When New York City Ballet principal Sara Mearns got a hankering to work with a woman choreographer, she was tapping into a something that has become a big issue in the dance world. (Hey, if a woman can run for President, why can’t more female choreographers be hired by NYCB?) She didn’t want just any woman choreographer, but someone who could challenge her. That’s a tall order for a ballet superstar who has danced lead roles in more than 30 Balanchine ballets and 10 Robbins ballets.

But Melnick comes from another side of town. In our Feb. 2013 cover story, “Downtown Diva,” she said that, for her, ballet “was physically unenjoyable.” She’s danced with some of the most interesting, (post)modern dancemakers, including Twyla Tharp, Sara Rudner, Trisha Brown, Vicky Shick and Susan Rethorst. She has an uncanny ability to imbue movement with high style yet allow it to read in a plurality of ways. In her choreography, the impetus for movement starts from deep within; she can turn the subtlest kind of gesture into something fascinating. Her brand of charisma is inimitable. But then, so is Mearns’. In our cover story on Mearns, “No Holds Barred,” writer Astrida Woods called her dancing “explosive and passionate.” She is no ordinary ballet dancer.

The two worked together for Danspace’s “Platform 2015: Dancers, Buildings and People in the Streets.” I remember Mearns was strewn on the floor in a decidedly unballetic pose as the audience filed in. She was wearing sneakers; I’d never seen her looking so….athletic. What Melnick and Mearns have in common is that, no matter how hard they try to shed their virtuosity, they both have a rock bottom kind of glamour.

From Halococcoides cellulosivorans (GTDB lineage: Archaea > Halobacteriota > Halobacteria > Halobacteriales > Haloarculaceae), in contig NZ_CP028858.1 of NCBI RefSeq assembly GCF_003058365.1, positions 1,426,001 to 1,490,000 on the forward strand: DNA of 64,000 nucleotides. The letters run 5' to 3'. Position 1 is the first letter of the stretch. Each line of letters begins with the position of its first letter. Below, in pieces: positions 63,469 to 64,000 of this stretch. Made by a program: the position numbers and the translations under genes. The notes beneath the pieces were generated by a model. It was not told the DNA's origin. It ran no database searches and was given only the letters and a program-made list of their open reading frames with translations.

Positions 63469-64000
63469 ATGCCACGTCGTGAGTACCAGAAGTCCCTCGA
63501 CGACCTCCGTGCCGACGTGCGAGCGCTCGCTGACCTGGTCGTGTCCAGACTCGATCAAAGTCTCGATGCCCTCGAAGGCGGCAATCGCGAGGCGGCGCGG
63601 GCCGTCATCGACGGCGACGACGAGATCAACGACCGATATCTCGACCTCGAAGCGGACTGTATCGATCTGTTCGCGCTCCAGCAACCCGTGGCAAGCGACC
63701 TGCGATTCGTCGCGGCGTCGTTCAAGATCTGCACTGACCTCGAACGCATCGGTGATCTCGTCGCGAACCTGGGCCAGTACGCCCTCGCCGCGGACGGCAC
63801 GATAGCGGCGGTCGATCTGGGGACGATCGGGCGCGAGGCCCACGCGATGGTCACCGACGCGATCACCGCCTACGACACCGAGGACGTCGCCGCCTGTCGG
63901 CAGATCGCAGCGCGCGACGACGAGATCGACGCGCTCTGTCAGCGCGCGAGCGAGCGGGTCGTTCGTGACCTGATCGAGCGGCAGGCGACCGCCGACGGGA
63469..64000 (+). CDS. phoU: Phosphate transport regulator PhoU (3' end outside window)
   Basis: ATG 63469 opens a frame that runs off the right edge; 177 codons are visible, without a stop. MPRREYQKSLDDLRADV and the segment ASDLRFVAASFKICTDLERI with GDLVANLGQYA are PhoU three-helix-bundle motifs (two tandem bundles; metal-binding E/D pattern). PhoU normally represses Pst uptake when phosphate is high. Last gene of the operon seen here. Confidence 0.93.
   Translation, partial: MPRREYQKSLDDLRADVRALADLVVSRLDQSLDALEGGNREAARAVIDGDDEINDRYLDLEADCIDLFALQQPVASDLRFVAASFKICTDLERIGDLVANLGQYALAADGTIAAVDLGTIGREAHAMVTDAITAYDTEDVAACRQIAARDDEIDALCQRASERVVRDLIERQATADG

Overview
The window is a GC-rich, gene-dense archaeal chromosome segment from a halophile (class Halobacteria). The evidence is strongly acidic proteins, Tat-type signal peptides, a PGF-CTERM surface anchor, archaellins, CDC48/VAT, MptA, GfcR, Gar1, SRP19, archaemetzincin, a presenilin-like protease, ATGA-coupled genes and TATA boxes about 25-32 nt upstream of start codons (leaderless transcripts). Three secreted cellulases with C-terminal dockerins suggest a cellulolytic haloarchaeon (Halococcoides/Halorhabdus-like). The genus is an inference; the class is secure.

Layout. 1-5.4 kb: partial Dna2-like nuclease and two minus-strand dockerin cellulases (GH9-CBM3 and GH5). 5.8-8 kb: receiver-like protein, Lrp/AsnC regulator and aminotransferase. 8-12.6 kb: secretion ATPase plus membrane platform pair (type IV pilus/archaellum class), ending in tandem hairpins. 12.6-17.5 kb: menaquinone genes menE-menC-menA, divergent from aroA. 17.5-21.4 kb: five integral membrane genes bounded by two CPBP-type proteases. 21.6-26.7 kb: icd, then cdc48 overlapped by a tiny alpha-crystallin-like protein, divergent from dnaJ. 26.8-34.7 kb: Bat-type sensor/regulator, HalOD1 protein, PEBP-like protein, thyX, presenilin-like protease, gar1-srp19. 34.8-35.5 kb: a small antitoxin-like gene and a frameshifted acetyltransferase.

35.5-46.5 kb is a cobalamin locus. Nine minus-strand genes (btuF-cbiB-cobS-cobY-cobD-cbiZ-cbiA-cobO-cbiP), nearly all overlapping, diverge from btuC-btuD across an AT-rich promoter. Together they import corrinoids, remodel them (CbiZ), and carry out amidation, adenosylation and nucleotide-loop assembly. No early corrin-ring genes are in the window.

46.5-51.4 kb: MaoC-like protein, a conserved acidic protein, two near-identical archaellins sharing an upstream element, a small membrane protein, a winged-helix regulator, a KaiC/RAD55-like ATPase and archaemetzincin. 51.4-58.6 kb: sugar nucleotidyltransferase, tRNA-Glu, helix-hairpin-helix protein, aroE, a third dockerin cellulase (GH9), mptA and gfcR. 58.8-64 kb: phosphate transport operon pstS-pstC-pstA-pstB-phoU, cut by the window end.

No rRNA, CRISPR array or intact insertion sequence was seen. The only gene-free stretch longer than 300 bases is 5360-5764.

When Mearns approached Melnick for this project, she was willing to explore but did not promise to make a ballet. But one thing leads to another, and she has made a ballet—for Mearns and NYCB dancers Jared Angle and Gretchen Smith. The working title is Working in Process/ New Bodies.

Melnick’s residency at the Guggenheim Museum’s Works and Process series culminates in performances Nov. 13 and 14. Claudia La Rocco, the dance critic who conceived last year’s Platform, will moderate. Original music is by Robert Boston, with additional live music for harpsichord and violin by György Ligeti and Heinrich Biber.

 

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